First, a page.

What are China’s CO2 emissions?By Graham Land Jun 13, 2012 8:00AM UTC
I recently posted about predictions of Asia and specifically China’s energy consumption skyrocketing along with its CO2 emissions. Already the world leading overall carbon emitter (though China is 78th in terms of per capita emissions according to 2008 data) the planet’s most populous nation is a major driving force in global climate change.
The problem is, no one is sure how much CO2 – much less greenhouse gases on the whole – China is actually producing. A new study juxtaposes official national data with that from its provinces – and the data don’t match. The study estimates that China could be emitting 20% more than previously thought.
Scientists say the world is already racing towards a warming of 2 degrees Celsius or more in coming decades because of the rapid growth in emissions from burning fossil fuels and deforestation. Adding another billion tonnes into computer models would accelerate the pace of expected warming.
This is a worrying discrepancy. If the world’s leading emitter is emitting that much more CO2 (more than Japan’s annual emissions) than climate change could be taking place, or being driven, significantly more than commonly accepted.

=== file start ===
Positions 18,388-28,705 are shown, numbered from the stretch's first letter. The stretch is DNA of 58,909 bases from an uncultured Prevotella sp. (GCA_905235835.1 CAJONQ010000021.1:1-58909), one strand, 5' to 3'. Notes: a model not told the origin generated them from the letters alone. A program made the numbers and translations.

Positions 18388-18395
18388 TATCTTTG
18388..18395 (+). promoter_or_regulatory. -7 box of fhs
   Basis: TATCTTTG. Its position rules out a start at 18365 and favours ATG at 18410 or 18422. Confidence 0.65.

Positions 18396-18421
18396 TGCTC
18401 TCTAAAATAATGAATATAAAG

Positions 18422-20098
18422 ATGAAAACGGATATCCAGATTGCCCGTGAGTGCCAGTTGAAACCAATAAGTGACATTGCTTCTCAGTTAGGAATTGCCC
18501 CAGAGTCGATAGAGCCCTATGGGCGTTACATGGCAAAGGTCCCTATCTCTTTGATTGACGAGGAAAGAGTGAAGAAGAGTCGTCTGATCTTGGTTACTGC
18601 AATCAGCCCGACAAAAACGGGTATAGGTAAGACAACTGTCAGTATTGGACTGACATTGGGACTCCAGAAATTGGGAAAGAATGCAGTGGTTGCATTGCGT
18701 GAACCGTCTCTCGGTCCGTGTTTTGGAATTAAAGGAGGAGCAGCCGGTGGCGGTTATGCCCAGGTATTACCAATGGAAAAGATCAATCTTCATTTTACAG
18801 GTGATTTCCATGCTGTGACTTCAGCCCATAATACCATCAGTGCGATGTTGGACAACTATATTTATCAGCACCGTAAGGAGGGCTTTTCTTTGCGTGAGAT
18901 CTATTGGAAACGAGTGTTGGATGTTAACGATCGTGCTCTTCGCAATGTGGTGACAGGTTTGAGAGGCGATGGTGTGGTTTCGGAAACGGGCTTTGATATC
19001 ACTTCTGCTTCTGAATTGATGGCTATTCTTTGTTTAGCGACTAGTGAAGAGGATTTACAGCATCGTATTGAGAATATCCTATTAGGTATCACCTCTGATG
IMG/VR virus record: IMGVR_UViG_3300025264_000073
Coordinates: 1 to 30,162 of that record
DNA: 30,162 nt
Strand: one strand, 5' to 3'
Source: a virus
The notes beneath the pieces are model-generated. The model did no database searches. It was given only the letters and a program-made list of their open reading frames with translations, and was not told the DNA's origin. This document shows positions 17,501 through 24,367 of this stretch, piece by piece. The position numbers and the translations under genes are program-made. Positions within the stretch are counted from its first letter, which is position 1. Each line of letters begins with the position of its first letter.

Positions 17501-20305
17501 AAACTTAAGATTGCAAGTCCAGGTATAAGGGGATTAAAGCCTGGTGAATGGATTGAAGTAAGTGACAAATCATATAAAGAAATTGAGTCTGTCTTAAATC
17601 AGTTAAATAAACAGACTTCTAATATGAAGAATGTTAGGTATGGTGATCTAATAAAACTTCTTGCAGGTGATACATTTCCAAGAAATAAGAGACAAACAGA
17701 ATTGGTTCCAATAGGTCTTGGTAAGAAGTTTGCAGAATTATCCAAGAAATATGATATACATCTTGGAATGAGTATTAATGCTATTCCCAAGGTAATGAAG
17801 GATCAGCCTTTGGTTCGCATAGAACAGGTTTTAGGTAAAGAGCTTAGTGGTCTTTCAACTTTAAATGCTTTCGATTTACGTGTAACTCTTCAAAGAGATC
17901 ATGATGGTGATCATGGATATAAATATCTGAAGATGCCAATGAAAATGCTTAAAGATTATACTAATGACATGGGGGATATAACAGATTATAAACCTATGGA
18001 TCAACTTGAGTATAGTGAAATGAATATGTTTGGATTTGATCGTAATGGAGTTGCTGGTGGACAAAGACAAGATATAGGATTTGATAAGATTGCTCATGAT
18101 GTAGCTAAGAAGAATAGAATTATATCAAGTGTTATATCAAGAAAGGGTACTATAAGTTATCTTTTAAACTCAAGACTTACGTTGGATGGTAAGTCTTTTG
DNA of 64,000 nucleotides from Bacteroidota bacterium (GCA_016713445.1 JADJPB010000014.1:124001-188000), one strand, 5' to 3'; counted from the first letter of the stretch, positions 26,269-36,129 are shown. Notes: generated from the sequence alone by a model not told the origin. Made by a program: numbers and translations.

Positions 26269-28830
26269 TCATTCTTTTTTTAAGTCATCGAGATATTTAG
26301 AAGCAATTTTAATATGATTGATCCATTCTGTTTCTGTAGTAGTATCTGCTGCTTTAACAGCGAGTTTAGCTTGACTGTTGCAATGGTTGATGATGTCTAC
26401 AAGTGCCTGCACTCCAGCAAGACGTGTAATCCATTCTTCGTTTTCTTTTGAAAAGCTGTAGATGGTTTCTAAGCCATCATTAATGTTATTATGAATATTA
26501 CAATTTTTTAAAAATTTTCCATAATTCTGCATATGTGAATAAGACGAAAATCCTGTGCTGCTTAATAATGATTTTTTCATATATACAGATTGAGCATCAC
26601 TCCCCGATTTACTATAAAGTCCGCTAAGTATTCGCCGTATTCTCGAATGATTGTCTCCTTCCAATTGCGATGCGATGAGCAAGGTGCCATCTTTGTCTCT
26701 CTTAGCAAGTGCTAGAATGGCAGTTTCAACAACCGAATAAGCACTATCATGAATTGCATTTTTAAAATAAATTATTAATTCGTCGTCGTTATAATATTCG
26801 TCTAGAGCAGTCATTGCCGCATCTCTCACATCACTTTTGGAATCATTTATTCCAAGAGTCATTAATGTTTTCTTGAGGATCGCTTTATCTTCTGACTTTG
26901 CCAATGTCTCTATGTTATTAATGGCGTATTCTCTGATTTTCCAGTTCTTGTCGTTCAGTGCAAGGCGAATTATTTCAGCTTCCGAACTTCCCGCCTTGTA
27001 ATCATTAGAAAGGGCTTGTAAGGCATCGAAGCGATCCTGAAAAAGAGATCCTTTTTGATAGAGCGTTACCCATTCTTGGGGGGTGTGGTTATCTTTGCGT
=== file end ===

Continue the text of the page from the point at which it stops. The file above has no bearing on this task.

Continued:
The main contributors to the disparities between provincial and national data, as well as being (in the words of Donald Rumsfeld) a “known unknown”, are coalmines, many of which are undocumented, unregulated, illegal and/or secret. Provinces also reportedly tend to underestimate their carbon emissions in order to meet targets.
From the Guardian:
I would say the biggest concern about the accuracy and reliability of (China’s emissions) data is coal – and that comes from too many small coal mines supplying small enterprises and industrial plants. They have no monitoring systems and generally speaking, they are also avoiding tax.
–Yang Fuqiang, former Chinese energy official
In the wake of criticism for CO2 emissions, the Chinese government has fired back, blaming climate change on industrialized Western countries and their long history of emissions. The spokesman for the Foreign Ministry cited China’s per capita emissions and maintained that some increase in CO2 is necessary to alleviate poverty.
They have a point of course. But of course no one in the West knew about climate change during the Industrial Revolution – not that they’ve done much to combat it since.
Another way China is responding is by establishing a climate change think tank in order to provide “innovative solutions” such as a carbon trading market, which it will test in 7 provinces next year before going national.
Read more about China’s new think tank, the National Climate Change Strategy Research and International Cooperation Center on China Daily.